# Find Distances to Characteristic Grain Boundaries¶

## Group (Subgroup)¶

Statistics (Crystallographic)

## Description¶

This Filter computes 'approximate distances' from a given boundary to the nearest boundaries of characteristic geometries, i.e., tilt, twist, symmetric, and 180°-tilt boundaries.

Five-tuples of macroscopic boundary parameters constitute the five-dimensional boundary space. Crystal and grain-exchange symmetries imply that different 5-tuples may represent the same physical boundary. All these equivalent representations need to be considered. Differences in geometries of boundaries can be quantified by means of a metric defined in the space. With a properly defined metric the distance between two boundaries (minimized over all representations) is small (large) if they are similar (distinct). Boundaries of special geometric features serve as reference points in the boundary space, and general boundaries may be characterized by their distances to the nearest reference boundaries. Since calculation of the distances to the nearest characteristic boundaries is numerically expensive, the accurate distances are replaced by parameters defined in A. Morawiec, K. Glowinski, On "macroscopic" characterization of mixed grain boundaries, Acta Mater. 61, 5756-5767 (2013) and K. Glowinski, On identification of symmetric and improperly quasi-symmetric grain boundaries, J. Appl. Cryst. 47, 726-731 (2014). These parameters are not only fast to calculate, but it was also proved that they are strongly correlated with the true distances.

The parameters approximating the distances to the nearest characteristic boundaries are defined as follows: + To the nearest tilt boundary: αL = min { α } + To the nearest twist boundary: αN = 90° - max { α } + To the nearest symmetric boundary: αS = min { [ α2 + (180° - ω)2 ]1/2 } + To the nearest 180°-tilt boundary: αI = min { [ (90° - α)2 + (180° - ω)2 ]1/2 }

In the above formulas, α = | u * n1 | with u and n1 being unit vectors representing the misorientation axis and boundary normal given in first of the crystallites, respectively; ω stands for the misorientation angle, and minimization is over symmetrically equivalent boundary representations.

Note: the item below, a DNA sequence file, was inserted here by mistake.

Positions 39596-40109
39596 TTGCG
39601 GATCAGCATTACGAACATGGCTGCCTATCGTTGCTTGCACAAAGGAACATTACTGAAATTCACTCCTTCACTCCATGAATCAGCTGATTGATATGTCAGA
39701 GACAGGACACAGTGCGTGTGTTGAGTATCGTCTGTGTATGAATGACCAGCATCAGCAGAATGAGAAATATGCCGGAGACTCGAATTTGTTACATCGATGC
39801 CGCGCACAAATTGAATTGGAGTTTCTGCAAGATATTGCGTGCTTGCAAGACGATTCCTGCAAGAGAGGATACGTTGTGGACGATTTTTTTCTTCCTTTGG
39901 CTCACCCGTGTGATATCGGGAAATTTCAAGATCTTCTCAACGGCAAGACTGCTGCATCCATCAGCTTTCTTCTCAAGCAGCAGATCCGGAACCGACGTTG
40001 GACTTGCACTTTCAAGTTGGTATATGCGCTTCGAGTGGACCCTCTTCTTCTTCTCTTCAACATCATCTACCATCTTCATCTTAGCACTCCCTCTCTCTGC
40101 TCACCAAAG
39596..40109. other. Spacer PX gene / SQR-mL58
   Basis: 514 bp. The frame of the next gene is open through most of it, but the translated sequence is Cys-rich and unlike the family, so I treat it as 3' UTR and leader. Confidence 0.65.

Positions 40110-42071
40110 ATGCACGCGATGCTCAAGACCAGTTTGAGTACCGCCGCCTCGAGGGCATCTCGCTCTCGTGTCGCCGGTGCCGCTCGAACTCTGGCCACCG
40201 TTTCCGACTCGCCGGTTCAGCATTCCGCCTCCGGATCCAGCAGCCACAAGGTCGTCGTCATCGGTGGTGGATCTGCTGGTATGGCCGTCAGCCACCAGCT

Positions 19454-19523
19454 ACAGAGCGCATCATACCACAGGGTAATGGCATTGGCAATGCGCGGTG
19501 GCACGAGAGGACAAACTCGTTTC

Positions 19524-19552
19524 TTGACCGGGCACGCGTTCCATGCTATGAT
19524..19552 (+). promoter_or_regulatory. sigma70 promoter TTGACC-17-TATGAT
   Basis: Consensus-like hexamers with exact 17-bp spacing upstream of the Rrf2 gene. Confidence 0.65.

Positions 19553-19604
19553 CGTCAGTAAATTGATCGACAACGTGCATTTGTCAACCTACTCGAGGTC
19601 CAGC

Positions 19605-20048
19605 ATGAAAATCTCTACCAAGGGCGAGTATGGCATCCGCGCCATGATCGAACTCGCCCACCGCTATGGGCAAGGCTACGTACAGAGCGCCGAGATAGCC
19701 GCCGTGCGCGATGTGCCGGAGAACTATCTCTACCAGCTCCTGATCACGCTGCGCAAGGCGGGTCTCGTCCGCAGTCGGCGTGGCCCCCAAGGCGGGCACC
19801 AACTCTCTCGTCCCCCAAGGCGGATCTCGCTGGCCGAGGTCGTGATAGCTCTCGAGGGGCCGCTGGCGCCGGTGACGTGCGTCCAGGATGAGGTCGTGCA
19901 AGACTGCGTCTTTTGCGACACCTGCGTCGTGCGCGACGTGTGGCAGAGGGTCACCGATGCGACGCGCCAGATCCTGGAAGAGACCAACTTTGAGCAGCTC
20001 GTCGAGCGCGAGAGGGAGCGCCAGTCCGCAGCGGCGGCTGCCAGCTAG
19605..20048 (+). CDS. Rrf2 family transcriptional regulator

### Why are some distances equal to 999.0?¶

If phases of Features separated by a Face are the same, i.e., if the Face is a grain boundary, then the distances are computed as defined above; the number of equivalent boundary representations processed is determined by crystal symmetry of the given phase.

However, if the phases of Features separated by a Face are different, then that Face is not a grain boundary, but an interphase boundary, and all distances are therefore set to 999.0° (a value which is out of the ranges for the distances). 999.0 is also ascribed to triangles lying at the outer surface of the volume.

None

Image + Triangle

## Required Objects¶

Kind Default Name Type Component Dimensions Description
Ensemble Attribute Array CrystalStructures uint32_t (1) Enumeration representing the crystal structure for each Ensemble
Feature Attribute Array AvgEulerAngles float (3) Three angles defining the orientation of the Feature in Bunge convention (Z-X-Z)
Feature Attribute Array Phases int32_t (1) Specifies to which phase each Feature belongs
Face Attribute Array FaceLabels int32_t (2) Specifies which Features are on either side of each Face
Face Attribute Array FaceNormals double (3) Specifies the normal of each Face

## Created Objects¶

Kind Default Name Type Component Dimensions Description
Face Attribute Array DistanceToTilt float (1) αL, given in degrees
Face Attribute Array DistanceToTwist float (1) αN, given in degrees
Face Attribute Array DistanceToSymmetric float (1) αS, given in degrees
Face Attribute Array DistanceTo180tilt float (1) αI, given in degrees

## Feedback¶

In the case of any questions, suggestions, bugs, etc., please feel free to email the author of this filter at kglowinski at ymail.com

## References¶

[1] A. Morawiec, K. Glowinski, On "macroscopic" characterization of mixed grain boundaries, Acta Mater. 61, 5756-5767 (2013)

[2] K. Glowinski, On identification of symmetric and improperly quasi-symmetric grain boundaries, J. Appl. Cryst. 47, 726-731 (2014)

[3] J. Li, S.J. Dillon and G.S. Rohrer in 'Relative Grain Boundary Area and Energy Distributions in Nickel', Acta Mater. 57, 4304-4311 (2009)

## Example Pipelines¶

Please see the description file distributed with this Plugin.